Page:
2014 GSA Annual Meeting in Vancouver, British Columbia (19–22 October 2014)

Paper No. 345-1
Presentation Time: 1:00 PM


VENDITTI, Jeremy G.1, NITTROUER, Jeffrey A.2, ALLISON, Mead A.3, HUMPHRIES, Robert4, BRADLEY, Ryan W.1 and CHURCH, Michael5, (1)Geography, Simon Fraser University, Burnaby, BC V5A 1S6, Canada, (2)Dept of Earth Science, Rice University, 6100 Main Street, MS-126, Houston, TX 77005, (3)Department of Earth and Environmental Sciences, Tulane University, New Orleans, LA 70118, (4)Golder Associates Inc, Redmond, WA 98052, (5)Department of Geography, The University of British Columbia, Vancouver, BC V6T 1Z2, Canada, jeremy_venditti@sfu.ca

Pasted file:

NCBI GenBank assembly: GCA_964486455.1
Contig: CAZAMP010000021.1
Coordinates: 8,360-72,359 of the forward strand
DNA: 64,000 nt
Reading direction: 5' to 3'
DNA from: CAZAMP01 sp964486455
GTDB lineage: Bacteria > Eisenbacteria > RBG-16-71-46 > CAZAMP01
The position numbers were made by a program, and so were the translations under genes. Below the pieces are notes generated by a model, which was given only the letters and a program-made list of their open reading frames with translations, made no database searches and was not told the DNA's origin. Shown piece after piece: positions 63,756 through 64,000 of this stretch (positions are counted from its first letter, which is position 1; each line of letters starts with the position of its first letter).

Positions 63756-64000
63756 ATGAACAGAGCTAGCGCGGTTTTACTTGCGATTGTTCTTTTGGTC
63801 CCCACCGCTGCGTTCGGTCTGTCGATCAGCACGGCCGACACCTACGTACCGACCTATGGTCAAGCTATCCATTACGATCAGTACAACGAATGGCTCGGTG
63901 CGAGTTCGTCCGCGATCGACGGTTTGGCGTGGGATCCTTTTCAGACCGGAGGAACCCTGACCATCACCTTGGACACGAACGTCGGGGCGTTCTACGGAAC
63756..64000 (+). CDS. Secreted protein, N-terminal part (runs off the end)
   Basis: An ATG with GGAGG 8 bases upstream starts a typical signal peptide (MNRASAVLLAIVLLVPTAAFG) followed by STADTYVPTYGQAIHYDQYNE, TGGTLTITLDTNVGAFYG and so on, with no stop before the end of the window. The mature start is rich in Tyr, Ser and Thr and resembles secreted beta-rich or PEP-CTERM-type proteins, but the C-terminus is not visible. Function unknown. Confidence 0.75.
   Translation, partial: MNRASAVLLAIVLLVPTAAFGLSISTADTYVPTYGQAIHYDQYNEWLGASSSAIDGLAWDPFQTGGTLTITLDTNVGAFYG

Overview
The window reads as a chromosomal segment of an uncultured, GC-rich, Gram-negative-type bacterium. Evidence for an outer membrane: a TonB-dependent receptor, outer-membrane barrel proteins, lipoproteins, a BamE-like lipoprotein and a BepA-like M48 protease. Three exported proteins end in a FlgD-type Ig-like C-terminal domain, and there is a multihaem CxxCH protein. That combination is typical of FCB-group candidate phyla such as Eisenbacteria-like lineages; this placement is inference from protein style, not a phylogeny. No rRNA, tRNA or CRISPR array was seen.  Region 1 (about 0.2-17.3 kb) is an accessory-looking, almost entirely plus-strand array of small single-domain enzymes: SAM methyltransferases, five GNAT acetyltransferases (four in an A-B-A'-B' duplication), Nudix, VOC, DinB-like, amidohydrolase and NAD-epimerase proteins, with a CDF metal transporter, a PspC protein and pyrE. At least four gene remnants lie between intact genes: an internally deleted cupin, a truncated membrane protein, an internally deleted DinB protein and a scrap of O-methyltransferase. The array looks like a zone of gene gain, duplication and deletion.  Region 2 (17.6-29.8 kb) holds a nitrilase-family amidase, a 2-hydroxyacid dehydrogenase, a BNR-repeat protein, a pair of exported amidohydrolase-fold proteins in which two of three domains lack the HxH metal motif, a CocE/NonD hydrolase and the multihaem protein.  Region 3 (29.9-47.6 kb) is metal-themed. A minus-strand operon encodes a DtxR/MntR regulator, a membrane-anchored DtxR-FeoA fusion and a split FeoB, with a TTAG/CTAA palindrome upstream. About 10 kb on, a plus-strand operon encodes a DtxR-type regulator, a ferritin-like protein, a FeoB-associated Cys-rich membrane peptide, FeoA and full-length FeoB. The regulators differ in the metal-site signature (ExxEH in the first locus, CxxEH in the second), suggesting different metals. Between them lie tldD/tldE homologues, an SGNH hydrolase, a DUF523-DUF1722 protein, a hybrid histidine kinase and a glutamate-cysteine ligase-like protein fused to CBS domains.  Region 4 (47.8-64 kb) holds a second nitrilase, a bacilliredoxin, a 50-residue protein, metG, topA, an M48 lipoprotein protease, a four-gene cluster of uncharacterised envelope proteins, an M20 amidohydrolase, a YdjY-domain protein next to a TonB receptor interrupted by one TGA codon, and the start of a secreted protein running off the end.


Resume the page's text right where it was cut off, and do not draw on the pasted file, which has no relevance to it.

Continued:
A distinct suite of bedforms has been observed as sand supply to the bed progressively increases. Initially, sand ribbons form, followed by barchans, and eventually channel spanning dunes. While the characteristics of supply-limited bedforms have been documented in laboratory settings, there are relatively few observations from natural river channels. Moreover, there are even fewer observations of transitions from supply-limited to transport limited conditions in the field. Here we examine bedforms developed downstream of the abrupt gravel-sand transition (GST) of the Fraser River in British Columbia using multi-beam swath-bathymetry obtained at high flow. This is an ideal location to study supply-limited bedforms because an abrupt change in slope associated with the GST leads to an increasing sand supply to the bed in the downstream direction. We observe barchanoid and isolated dunes in the reach immediately downstream of the slope beak and most of the bedform field has gaps in the troughs consistent with sand moving over an immobile gravel bed. Linear, along-stream bedform fields exhibit characteristics of sand ribbons with superimposed dunes. Once the bed is entirely sand covered and transport limited, channel spanning dunes develop. There is a 4-fold increase in sediment transported via bedform migration between the supply- and transport limited reaches downstream of the GST. Bedform dimensions (height and length) increase in the downstream direction. The conventional bedform scaling with flow depth (height is equal to 1/6 flow depth; length is equal to 5x flow depth) does not emerge in our data set. Instead, dunes heights are 1/20 flow depth and lengths are on the order of the flow depth throughout most of the bedforms field with a large amount of scatter about these mean values. Only where the channel is transport-limited in terms of sand does the conventional scaling emerge for dune dimensions. The results question the conventional scaling of bedforms with flow depth in river channels where sand is supply-limited. We provide some evidence from the literature that the conventional scaling with flow depth is, in fact, a myth.